Table 1

Type of pterion

Percentage of incidence (%)

Sphenoparietal

78

Frontotemporal

02

Stellate

04

Epipteric

16

In the present study, Sphenoparietal was found to be commonest (78%). Frontotemporal was seen in 02%, Stellate type was observed in 04% and epipteric type was seen in 16% of cases. In two skulls, ‘two’ epipteric bones were noticed. The same type of pterion occurred on both right and left sides in the same individual in 75% of the cases. SP type occurred more bilaterally where as FT, stellate and epipteric types occurred more unilaterally shown in Table 1. In the present study, sphenoparietal and stellate occurred more on right side whereas frontotemporal and epipteric types occurred more on left side shown in Table 2. Two sutural bones at pterional site were noted in two skulls, one on right side and other on left side.(Figure 3)

Table 2

Unilateral and bilateral presentations

Types of Pterion

Total

Bilateral

Unilateral

SP

156

66

24

FT

04

00

04

Stellate

08

01

06

Epipteric

32

08

16

[i] Note: SP – Spheno-parietal, FT – Fronto-temporal

Table 3

Right and left presentations

Types of Pterion

Total number of unilateral type

Right

Left

SP

24

14

10

FT

04

01

03

Stellate

06

04

02

Epipteric

16

06

10

[i] SP – Sphenoparietal, FT – Frontotemporal

Figure 1

Epipteric type of pterion

https://typeset-prod-media-server.s3.amazonaws.com/article_uploads/85d84f76-2147-4830-8522-b92a892897d1/image/2862970a-1edb-4119-91bf-a48091389e93-uimage.png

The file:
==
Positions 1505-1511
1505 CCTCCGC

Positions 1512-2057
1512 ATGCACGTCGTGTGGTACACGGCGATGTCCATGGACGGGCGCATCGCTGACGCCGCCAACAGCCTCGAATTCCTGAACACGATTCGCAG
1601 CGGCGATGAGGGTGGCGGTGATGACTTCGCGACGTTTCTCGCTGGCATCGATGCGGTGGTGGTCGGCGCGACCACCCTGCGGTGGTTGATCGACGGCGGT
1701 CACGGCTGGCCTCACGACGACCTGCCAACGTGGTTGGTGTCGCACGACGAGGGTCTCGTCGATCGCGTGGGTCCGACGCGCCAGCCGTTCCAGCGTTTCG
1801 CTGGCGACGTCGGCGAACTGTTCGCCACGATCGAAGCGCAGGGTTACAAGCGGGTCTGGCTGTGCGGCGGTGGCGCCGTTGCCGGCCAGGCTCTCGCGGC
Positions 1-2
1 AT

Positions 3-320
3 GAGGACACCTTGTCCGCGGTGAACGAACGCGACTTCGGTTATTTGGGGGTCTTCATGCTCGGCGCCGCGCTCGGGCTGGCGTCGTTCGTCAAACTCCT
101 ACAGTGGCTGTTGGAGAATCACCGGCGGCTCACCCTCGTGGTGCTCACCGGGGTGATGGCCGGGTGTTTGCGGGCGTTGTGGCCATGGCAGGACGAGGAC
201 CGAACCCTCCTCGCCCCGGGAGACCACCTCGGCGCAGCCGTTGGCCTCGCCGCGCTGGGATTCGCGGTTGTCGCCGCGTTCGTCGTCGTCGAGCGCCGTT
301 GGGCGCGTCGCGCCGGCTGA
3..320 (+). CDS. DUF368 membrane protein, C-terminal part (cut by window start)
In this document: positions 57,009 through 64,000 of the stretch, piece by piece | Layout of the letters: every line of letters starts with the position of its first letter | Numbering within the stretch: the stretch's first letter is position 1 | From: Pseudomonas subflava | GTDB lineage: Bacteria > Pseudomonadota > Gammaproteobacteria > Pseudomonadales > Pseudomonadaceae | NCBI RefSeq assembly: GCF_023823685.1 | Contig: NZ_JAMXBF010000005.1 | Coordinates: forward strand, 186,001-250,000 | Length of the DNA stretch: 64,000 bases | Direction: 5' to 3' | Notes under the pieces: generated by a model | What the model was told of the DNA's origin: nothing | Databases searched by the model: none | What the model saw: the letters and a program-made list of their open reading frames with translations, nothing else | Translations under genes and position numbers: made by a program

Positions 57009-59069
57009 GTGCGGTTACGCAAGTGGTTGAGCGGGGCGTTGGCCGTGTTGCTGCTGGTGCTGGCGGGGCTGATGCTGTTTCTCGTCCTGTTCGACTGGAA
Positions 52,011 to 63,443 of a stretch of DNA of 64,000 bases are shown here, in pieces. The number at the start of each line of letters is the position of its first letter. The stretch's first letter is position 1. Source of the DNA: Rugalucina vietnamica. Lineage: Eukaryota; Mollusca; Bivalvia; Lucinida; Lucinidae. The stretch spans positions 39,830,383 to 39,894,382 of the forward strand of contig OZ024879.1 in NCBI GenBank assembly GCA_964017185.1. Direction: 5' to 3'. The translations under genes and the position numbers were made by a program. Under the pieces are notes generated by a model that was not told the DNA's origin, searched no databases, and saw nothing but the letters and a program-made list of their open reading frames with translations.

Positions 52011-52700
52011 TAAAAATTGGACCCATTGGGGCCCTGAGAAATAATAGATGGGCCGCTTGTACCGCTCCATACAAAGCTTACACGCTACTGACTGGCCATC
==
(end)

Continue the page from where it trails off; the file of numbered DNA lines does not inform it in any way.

Figure 2

Fronto-temporal type of pterion

https://typeset-prod-media-server.s3.amazonaws.com/article_uploads/85d84f76-2147-4830-8522-b92a892897d1/image/80c0e6da-47d5-4e48-8d1c-0a1d7f151365-uimage.png

Figure 3

Pterion with two epipteric bones

https://typeset-prod-media-server.s3.amazonaws.com/article_uploads/85d84f76-2147-4830-8522-b92a892897d1/image/41b5267d-ef84-4560-a286-1761fb3e9ddf-uimage.png

Figure 4

Stellate type of pterion

https://typeset-prod-media-server.s3.amazonaws.com/article_uploads/85d84f76-2147-4830-8522-b92a892897d1/image/a93c1dee-7f71-4fbf-82aa-08bc54f7da40-uimage.png

Figure 5

Speno-parietal type of pterion

https://typeset-prod-media-server.s3.amazonaws.com/article_uploads/85d84f76-2147-4830-8522-b92a892897d1/image/659ad8c3-a6c3-4603-a8bf-1ef8e1b6fd8c-uimage.png

Table 4

Study / Population, n (skull) and Sex

Sphenoparital type (%)

Fronto-temporal type (%)

Stellate type (%)

Epipteric type (%)

Oguzetal, 2004, Turkish, n = 26. Male.

88

10

0

02

Mwachaka P.M et al, 2009, Kenyan, n=90, Known gender.

66.7

15.5

11.1

6.7

Ankur Zalwadia et al, 2010, Western Indians, n=42, unknown gender.

91.7

2.4

1.2

4.8

Hussain Saheb et al, 2011, Indians, n=125, Known Gender

69.25

17.35

9.7

3.7

Present Study, 2011, South Indians, n=100, Unknown gender

78

02

04

16

Table 5

Percentage distribution of symmetrical and asymmetrical distribution in different studies

Study / Population

Symmetrical (%)

Asymmetrical (%)

Mwachaka P.M et al, 2009, Kenyan, n=90, Known gender.

78

22

Ankur Zalwadia et al, 2010, Western Indians, n=42, unknown gender.

99

01

Wandee C, et al, 2011, Thailand, n = 268, Known gender.

84.7

15.8

Present Study, 2011, South Indians, n=100, Unknown gender

75

25

Table 6

Study / Population

Spheno parietal

Fronto-temporal

Stellate pterion

Epipteric

Right (%)

Left (%)

Right (%)

Left (%)

Right (%)

Left (%)

Right (%)

Left (%)

Ankur Zalwadia et al, 2010, Western Indians, n=42, unknown gender.

92.9

90.5

2.4

2.4

0

2.4

4.8

4.8

Hussain Saheb et al, 2011, Indians, n=125, Known Gender.

69.25

69.25

11.3

23.4

12.1

7.3

5.2

2.2

Wandee C, et al, 2011, Thailand, n = 268, Known gender.

81.0

81.3

1.5

0.7

0

0.7

17.5

17.2

Present Study, 2011, South Indians, n=100, Unknown gender

58.33

41.67

25

75

66.67

33.33

37.5

62.5

Discussion